When it comes to the Civil War (one of the most popular targets within the collectible community), "top tens" can take on various forms: Top ten noteworthy Generals, top ten most impacting events, top ten naval battles, top ten events/causes for the war, etc. In this vein, shown below are various links focused on top ten battles. Which were the most important? Opinions certainly will vary... which is why no two collections are the same. As an added bonus, how about exploring the top ten "under the radar" battles which do not typically make a top ten list? We'd love to have input.
Since the birth of the United States, there may not be a single more formative event than The Battle of Gettysburg. Authentic newspapers containing first-hand accounts continue to be one of the most sought after within the collectible. Over the years several History's Newsstand posts have been written about these contemporary reports. A sample of a few are:
The following are the currently available original newspapers with reports related to the Battle of Gettysburg. Please enjoy a brief walk into the heart of "America in crisis" (arranged in chronological order): Battle of Gettysburg
Could there be a period in American history which fascinates and intrigues more than the Civil War? As we celebrate the 150th anniversary of the battle between the North and the South, collecting interest in genuine newspapers which reported the news as it was happening, remains strong among the relatively small number of rare newspaper collectors. Any visit to a Civil War collector’s show will give evidence to the high prices of genuine memorabilia, from guns to uniforms to every bit and scrap of war-related material a collector might desire. But newspapers remain a very welcomed low-priced option, perhaps largely because they have yet to be discovered by majority of Civil War collectors.
But that has always been the case with this hobby, regardless of the time period. Rare newspaper have always remained relatively unknown in the world of historical collectables—a reality which continues to amaze—but its consequence has provided one of the benefits of those who enjoy the hobby: low prices. Across the entire spectrum of collectables, be they coins, stamps, furniture, books, autographs, toys—you name it--items of comparable age to newspapers are much higher than newspapers.
And what a world is available to the Civil War collector who discovers rare newspapers. You name the battle or political event that happened from 1861 to 1865 and it will be found in a newspaper of the day. And this hobby allows a collection to showcase not just the events of the war but the lead-up to the conflict between the states, as the issue of slavery and the troubling relationship between the Northern and Southern states making news for more than a decade before the outbreak of war.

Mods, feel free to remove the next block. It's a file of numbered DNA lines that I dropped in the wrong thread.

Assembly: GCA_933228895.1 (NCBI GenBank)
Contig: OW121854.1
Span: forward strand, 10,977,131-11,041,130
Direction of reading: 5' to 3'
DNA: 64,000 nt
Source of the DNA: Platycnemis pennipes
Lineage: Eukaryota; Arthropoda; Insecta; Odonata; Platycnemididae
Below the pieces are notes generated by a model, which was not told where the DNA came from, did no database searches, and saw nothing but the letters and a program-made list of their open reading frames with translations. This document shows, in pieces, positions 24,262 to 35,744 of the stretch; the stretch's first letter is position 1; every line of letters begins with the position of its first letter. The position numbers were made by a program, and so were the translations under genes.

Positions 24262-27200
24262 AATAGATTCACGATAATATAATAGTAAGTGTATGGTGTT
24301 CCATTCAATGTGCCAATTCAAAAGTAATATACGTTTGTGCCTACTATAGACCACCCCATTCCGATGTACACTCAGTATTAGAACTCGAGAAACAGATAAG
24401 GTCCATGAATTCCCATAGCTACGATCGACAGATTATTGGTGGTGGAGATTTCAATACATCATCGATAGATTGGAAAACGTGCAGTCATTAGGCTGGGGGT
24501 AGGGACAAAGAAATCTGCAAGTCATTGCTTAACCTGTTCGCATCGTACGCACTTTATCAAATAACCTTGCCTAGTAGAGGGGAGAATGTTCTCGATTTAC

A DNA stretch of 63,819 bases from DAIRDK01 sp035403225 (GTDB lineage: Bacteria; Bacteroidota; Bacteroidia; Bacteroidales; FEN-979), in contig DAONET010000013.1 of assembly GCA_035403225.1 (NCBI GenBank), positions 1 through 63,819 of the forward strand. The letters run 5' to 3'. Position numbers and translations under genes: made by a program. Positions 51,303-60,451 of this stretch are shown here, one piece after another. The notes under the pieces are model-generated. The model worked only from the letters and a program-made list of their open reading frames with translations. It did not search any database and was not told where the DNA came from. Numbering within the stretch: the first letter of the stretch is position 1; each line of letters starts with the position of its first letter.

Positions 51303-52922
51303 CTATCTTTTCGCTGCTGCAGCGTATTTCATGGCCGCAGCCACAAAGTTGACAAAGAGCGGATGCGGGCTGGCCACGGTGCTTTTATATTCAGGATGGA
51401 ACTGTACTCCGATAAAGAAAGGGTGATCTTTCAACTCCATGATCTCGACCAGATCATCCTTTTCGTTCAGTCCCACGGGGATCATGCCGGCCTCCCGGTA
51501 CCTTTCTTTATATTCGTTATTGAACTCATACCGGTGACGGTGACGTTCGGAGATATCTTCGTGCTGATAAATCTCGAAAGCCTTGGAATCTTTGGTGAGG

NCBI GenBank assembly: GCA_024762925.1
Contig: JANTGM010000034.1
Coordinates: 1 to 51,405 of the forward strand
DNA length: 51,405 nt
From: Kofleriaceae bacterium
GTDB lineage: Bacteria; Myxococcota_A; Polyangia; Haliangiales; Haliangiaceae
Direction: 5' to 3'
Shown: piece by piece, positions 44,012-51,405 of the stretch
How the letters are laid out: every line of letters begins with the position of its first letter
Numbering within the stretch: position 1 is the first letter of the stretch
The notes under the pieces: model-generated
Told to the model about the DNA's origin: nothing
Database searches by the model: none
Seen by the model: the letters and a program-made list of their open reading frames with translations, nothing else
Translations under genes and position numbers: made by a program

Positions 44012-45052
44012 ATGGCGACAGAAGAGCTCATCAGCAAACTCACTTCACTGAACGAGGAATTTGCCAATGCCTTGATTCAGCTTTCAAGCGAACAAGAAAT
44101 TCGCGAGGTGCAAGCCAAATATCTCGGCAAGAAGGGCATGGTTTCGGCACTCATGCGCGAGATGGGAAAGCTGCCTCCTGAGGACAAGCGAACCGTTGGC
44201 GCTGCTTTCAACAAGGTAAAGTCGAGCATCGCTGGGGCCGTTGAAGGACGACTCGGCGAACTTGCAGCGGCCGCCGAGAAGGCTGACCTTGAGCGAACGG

From the Battle of Fort Sumter to the assassination of Abraham Lincoln, a collector can create a notable collection of newspapers as large or small as their budget will allow. Some might focus on the top ten most significant battles of the Civil War (see previous post) and include newspapers with accounts of Fort Sumter, First and Second Bull Run (Manassas), Hampton Roads (the Monitor vs. the Merrimac), Shiloh (Pittsburg Landing), capture of New Orleans, Antietam, Gettysburg, Vicksburg, Chickamauga, fall of Atlanta, Savannah and Richmond as well as the surrender of General Lee to U.S. Grant. Wikipedia offers an excellent and very inclusive list of all the battles of the Civil War which can be used as a checklist for the collector seeking the most notable events of the war.
Typically daily newspapers have war reports on the front page with additional news on inside pages as well, and a select few included graphics. The “New York Times”, “New York Tribune” “New York Herald” and the “Philadelphia Inquirer” are—in my opinion—the “big 4” titles of the war, as they more than most printed Civil War maps and other war-related graphics on their front pages. Such issues remain favorites for framing and display.
Not to be overlooked are the political events and speeches which were perhaps more significant than the battles, including the election and inauguration of Abraham Lincoln, the Emancipation Proclamation and the Gettysburg Address. All events appeared in newspapers within a day of their happening.
Yet another area of focus for various collectors is the gathering of contemporary reports surrounding certain historic figures such as Abraham Lincoln, Robert E. Lee, Ulysses S. Grant, “Stonewall” Jackson, George Meade, James Longstreet, William Sherman, Jefferson Davis, Ambrose Burnside, Nathan B. Forrest, Colonel Robert Shaw, John Hunt Morgan (and his raiders), to name a few. Textbooks simply cannot capture the essence of these noteworthy individuals in the same way newspapers can.
Some collectors might focus on the Civil War from the Confederate perspective as newspapers from the Southern state are available, albeit more rare, and offer an interesting perspective on the events of the war. Issues from Richmond, the capital of the Confederacy, offer some of the best coverage of the war as all news eventually found its way to Richmond. And the editorials offer fascinating reading in the “Daily Richmond Examiner” or the “Daily Dispatch”. Charlestonnewspapers also offer great coverage, after all the war began in its harbor. The “Charleston Daily Courier” was one of the best, and one of but a few Southern newspapers which printed in the masthead “Confederate States of America”. Venturing beyond the more “common” of the Confederate titles, newspapers from other states are available, a few of the more accessible being the “Daily Progress” (from Raleigh) and the “Louisville Daily Courier” from Kentucky. The “Daily Memphis Appeal” is an intriguing title, as during its Civil War history it was chased by the Yankees out of Memphis and published in 8 other Confederatecities before succumbing in the final weeks of the Civil War.